MISSISSAUGA, Ont. — More than half of Canadians believe the opening of borders and the shrinking of the world into a global village has positively supported the Canadian economy, according to a recent UPS study. In addition, the study found that more than half of respondents believe Canada has reciprocated by being a major contributor to the global market.
The study, commissioned by UPS but conducted by Angus Reid Strategies, shows two-thirds of Canadians believe the fast-paced communication, open borders and international cooperation associated with globalization have been of benefit to the Canadian economy, while only one quarter disagree and 17% remain unsure.
The numbers are supported by additional data showing 55% of Canadians believe Canada is a major contributor to the global economy.
“It’s really encouraging to see Canadians taking a non-protectionist position when it comes to globalization, particularly with the recent influx of business competition from abroad,” says UPS president Mike Tierney. “However, our perspective on just how involved Canada is in the global economy is slightly exaggerated in that we think we’re doing a lot more than we do.”
According to the UPS-commissioned 2007 Canada Business Monitor, only 17% of Canada’s small and medium-sized businesses (SMBs) are currently engaged in global trade; a sharp contrast from the level of trade being conducted by emerging markets such as India and China. The study also showed 37% of Canadian SMBs believe they have enough business in Canada and therefore need not look abroad for growth opportunities.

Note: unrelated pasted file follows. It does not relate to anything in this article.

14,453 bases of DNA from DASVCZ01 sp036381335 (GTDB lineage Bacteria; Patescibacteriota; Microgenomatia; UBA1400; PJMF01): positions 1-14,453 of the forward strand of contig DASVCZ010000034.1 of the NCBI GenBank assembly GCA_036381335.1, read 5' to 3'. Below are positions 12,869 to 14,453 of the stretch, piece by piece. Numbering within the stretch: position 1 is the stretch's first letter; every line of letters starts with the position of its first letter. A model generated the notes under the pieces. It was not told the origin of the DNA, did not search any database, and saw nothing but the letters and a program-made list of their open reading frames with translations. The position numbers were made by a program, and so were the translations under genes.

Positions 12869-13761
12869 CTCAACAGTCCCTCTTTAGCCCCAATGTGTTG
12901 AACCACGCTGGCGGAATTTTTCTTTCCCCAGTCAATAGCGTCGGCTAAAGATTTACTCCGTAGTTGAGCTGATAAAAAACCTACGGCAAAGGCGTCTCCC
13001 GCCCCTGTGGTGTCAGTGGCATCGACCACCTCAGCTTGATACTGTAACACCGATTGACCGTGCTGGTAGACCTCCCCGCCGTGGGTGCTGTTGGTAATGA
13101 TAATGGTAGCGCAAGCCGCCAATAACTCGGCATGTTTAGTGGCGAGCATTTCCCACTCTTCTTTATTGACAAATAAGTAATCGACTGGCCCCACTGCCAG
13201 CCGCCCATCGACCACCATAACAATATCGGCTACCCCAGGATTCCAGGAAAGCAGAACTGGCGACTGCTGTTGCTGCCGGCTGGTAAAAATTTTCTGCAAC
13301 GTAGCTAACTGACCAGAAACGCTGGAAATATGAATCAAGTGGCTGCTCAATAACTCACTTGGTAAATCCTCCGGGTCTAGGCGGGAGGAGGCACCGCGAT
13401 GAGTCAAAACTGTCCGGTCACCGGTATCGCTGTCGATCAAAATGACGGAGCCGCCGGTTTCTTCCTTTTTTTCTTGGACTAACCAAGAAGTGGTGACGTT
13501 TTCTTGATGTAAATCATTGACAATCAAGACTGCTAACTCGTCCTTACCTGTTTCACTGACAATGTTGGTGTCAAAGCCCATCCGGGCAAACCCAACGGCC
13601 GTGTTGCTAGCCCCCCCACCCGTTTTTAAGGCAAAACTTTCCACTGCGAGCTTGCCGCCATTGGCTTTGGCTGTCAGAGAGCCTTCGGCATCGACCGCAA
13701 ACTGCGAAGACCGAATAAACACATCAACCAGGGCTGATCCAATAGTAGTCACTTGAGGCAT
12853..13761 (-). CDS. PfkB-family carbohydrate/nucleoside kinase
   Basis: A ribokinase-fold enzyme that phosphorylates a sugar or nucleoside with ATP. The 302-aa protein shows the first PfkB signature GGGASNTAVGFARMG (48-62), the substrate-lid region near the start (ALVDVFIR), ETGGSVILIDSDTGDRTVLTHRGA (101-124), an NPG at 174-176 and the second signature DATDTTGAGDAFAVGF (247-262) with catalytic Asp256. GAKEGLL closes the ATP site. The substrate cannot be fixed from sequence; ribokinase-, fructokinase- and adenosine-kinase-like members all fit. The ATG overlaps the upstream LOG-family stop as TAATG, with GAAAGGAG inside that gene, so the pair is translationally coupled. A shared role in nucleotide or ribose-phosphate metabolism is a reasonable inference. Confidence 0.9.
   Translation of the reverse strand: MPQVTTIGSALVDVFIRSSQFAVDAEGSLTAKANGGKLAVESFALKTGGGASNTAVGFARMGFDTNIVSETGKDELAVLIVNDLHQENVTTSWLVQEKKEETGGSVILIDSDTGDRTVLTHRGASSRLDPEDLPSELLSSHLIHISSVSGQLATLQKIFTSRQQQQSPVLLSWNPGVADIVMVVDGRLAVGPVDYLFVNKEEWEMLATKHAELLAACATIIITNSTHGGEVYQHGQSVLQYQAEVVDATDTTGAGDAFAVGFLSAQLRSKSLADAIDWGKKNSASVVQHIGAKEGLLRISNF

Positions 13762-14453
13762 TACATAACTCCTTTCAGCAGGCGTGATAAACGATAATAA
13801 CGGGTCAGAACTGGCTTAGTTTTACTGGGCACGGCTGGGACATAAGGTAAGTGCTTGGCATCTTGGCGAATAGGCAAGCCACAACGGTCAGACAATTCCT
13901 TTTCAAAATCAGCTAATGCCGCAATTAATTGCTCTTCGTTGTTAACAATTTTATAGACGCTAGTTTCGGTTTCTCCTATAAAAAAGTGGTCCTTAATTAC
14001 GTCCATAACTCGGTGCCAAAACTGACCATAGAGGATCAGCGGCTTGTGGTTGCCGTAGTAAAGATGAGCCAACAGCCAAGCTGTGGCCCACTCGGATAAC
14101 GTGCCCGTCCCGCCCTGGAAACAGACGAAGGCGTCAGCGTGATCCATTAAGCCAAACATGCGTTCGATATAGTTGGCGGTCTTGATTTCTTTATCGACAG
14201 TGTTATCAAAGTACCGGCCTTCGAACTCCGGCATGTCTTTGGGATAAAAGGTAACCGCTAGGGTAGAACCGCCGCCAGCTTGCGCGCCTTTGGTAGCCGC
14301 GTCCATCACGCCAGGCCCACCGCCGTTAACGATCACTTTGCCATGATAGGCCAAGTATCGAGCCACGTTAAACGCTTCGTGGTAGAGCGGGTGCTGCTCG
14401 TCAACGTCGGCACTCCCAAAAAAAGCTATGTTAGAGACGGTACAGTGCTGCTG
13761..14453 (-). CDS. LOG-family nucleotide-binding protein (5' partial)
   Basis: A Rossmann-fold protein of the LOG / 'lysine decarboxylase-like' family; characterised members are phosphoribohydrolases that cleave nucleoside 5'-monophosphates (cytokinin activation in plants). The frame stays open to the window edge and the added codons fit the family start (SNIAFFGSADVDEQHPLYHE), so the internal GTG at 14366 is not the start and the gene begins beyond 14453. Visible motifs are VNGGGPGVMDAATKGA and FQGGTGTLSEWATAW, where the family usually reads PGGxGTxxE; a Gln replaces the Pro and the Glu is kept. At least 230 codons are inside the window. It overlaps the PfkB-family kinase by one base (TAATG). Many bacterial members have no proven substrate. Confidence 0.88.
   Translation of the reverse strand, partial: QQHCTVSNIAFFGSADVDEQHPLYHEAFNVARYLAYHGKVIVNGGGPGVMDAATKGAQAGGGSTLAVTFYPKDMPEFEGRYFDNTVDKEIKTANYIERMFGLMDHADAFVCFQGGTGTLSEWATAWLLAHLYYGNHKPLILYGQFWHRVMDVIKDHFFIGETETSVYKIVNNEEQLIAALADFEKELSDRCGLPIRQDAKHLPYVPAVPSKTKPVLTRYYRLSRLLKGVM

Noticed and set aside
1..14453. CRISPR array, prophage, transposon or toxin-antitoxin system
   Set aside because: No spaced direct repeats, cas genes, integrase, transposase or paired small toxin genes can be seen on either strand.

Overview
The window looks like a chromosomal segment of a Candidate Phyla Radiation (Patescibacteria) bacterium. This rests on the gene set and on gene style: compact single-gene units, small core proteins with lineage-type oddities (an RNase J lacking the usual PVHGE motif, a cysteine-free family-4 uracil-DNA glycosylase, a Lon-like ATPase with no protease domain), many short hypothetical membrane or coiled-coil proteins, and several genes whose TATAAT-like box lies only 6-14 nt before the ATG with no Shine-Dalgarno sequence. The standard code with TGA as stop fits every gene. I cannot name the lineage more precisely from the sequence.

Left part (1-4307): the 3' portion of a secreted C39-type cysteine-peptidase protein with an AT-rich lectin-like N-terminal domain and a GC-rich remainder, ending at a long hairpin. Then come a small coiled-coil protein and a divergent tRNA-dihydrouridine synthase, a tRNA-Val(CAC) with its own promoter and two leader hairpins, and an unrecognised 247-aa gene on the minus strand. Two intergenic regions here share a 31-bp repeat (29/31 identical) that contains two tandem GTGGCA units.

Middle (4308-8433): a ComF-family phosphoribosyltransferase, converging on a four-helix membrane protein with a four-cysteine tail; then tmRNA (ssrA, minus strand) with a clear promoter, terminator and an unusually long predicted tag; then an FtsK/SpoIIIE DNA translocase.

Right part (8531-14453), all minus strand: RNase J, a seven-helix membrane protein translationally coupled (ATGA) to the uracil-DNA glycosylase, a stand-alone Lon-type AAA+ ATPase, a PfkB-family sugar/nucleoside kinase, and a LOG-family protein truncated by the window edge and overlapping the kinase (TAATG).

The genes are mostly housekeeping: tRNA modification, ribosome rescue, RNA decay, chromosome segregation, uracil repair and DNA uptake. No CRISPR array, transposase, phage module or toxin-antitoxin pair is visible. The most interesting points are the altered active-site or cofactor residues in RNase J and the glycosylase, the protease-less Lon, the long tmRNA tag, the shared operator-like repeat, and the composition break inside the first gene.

“There seems to be a disparity between how Canadians see our role in global commerce and our actual level of activity,” notes Tierney. “Recent reports, such as those from the Conference Board of Canada, show Canadian entrepreneurs aren’t quite as keen as some of their international counterparts to engage in global trade, but this new study shows many Canadians don’t realize this.”
Prairie residents are the most likely to see Canada as having a major role in the global economy compared with Atlantic Canadians, who are the least likely to view Canada’s participation in global commerce as particularly active.
Interestingly, those with higher education were more likely to suggest Canada’s role in the global economy is minimal compared with those less educated.
Also, 39% of survey respondents identified Canada’s booming agriculture industry and 37% identified the energy sector as playing minor roles in the global economy. Meanwhile, almost one third of respondents believe Canada’s technology industry plays a significant role on a global scale.
The Angus Reid Strategies poll was conducted between Aug. 27 and 28. The study surveyed 1,012 people and has a margin of error of +/- 3.1%, 19 times out of 20.